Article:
Half boy, half beast, he sat on the edge of a swimming pool in a dream I had once upon a time. His body seemed stunted, his face albino white, a long wide nose, no eyes. I was very wary of him. Not sure how he’d respond to me.
If I were to write a blog about my top ten tips for interpreting dreams, I’d include ‘Everything and everyone in a dream represents something about the dreamer’. Okay, a nice neat statement, but pretty scary when you dream about a murderer, a rapist, or just someone you really don’t like. Or a boy-beast.
I will reveal the boy-beast, but let’s begin with the murderer. Dreaming of a murderer does not mean you have murderous intent. There is no one-size-fits-all interpretation in dream analysis, but a starting point is to look at who the dream character is murdering (or has murdered) so you can get a feel for what kind of energy the murderer wants to quash, then to ask yourself where a similar battle is going on within you.
You can also contemplate your dream murderer, look at how he acts, examine his face, his body language, gather clues from this symbol your dreaming mind has created to represent something about you and your beliefs about life. You can also – when you are awake – question him by doing a dream dialogue. (One of the thumbnails at the end of this article links to a light-hearted dream dialogue to illustrate how this is done. Have your dream murderer dialogue with the person he has killed or wants to kill.)
But let’s scale it back down. Let’s look at the boy-beast I once met in a dream.
I was as wary on waking as I was in the dream. What did this strange creature represent about me, and did I really want to know? My first instinct was to let it go, but my more intelligent self knew that there would be much to gain from discovering something new about myself.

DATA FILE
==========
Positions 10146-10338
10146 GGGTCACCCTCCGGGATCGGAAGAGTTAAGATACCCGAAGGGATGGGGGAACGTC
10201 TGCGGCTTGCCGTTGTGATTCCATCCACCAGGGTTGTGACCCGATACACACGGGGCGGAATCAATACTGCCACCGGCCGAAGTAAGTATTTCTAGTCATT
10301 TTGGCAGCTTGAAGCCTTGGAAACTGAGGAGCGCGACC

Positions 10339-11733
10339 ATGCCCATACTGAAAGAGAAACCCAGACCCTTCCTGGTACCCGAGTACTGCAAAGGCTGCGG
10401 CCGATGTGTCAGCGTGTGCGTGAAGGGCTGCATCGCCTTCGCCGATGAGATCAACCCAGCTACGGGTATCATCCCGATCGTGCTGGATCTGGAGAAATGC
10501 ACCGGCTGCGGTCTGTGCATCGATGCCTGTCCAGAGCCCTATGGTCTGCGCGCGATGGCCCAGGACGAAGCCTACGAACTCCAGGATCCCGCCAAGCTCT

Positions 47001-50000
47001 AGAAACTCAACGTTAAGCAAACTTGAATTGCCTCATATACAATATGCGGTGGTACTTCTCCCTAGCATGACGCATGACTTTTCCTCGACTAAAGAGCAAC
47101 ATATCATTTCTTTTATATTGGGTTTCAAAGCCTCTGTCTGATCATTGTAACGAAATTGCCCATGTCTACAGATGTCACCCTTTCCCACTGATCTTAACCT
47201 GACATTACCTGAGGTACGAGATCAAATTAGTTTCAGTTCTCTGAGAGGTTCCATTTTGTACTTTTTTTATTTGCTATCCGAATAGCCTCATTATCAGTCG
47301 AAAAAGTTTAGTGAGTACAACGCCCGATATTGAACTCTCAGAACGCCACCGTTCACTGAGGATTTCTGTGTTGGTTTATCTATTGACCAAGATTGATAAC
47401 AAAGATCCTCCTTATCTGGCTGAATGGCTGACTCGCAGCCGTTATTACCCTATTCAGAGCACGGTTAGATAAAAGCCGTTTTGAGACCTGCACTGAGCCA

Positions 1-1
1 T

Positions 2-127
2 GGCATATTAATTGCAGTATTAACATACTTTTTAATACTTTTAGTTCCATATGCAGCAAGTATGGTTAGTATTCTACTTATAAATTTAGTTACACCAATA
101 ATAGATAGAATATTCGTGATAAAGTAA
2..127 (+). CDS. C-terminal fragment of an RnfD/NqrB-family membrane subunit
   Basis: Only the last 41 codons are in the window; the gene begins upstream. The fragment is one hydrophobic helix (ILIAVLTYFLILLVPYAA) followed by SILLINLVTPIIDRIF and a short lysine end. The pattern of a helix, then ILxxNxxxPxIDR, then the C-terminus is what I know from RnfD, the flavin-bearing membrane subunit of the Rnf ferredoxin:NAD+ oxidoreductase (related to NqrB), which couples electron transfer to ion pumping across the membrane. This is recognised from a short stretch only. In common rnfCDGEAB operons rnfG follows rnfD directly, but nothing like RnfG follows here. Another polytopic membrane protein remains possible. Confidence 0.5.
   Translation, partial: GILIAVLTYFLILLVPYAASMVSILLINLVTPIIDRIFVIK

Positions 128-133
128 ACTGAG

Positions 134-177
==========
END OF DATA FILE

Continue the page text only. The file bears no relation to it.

I thought about his face, and wondered what it was about his long wide nose that seemed important. The answer appeared in my mind immediately: he relied on his instinct to smell danger and respond. Just as quickly I realised that was why he didn’t have eyes. He represented blind instinct – my blind animal instinct.
He was albino white because my dreaming mind saw him as having just emerged from the pool, from the darkness of my unconscious into the light of day, with no time yet to gain a sun tan. Dreams reflect our conscious and unconscious experiences of the couple of days before the dream, and when I looked back I realised I had become newly aware of responding in a particular situation through blind instinct, and this was stunting my growth. The details of the rest of the dream painted the whole picture.
I wonder who first coined the term ‘blind instinct’ to describe an innate (or perhaps also learned) response to a situation that bypasses conscious awareness (at least in the moment it occurs). We respond without seeing, without an eye to consequence, driven by an urge to survive. Those instincts we share with animals – to bare our teeth and growl in defence, to run and hide to save our skins, to feather our nests to provide for our young, to roll over and play dead, to bite back – are genetically programmed to keep us safe and protect our species, but the more we are aware of our instincts the more we can take a moment, breathe, open our eyes, reflect, and choose better ways to respond.
There’s been a lot of controversy over the last century or so about the nature of instinct: how much is innate, how much is acquired in early life. Dreams allow us to discover our automatic, habitual, unconscious responses to life situations that we sense as life threatening. We share many of these with animals, and others we individually acquire in early life, building our behavioural survival skills with blind awareness: appease an angry parent, undermine a sibling to gain attention, get sick to be cared for, throw a tantrum to get what you want, sacrifice your needs to be protected, look the other way to be loved.
“You have such a cool job,” someone said to me recently, and it’s true. I am constantly in awe of the nature of our dreams and the life-changing insights they offer us when we are prepared to look. And I’m constantly in awe of our dreaming minds that so easily come up with picture-perfect renditions of – for example – the face of blind instinct. Asleep and dreaming we are outrageously creative: our challenge is to courageously bring more of our magnificence into the light of day and let it shine.
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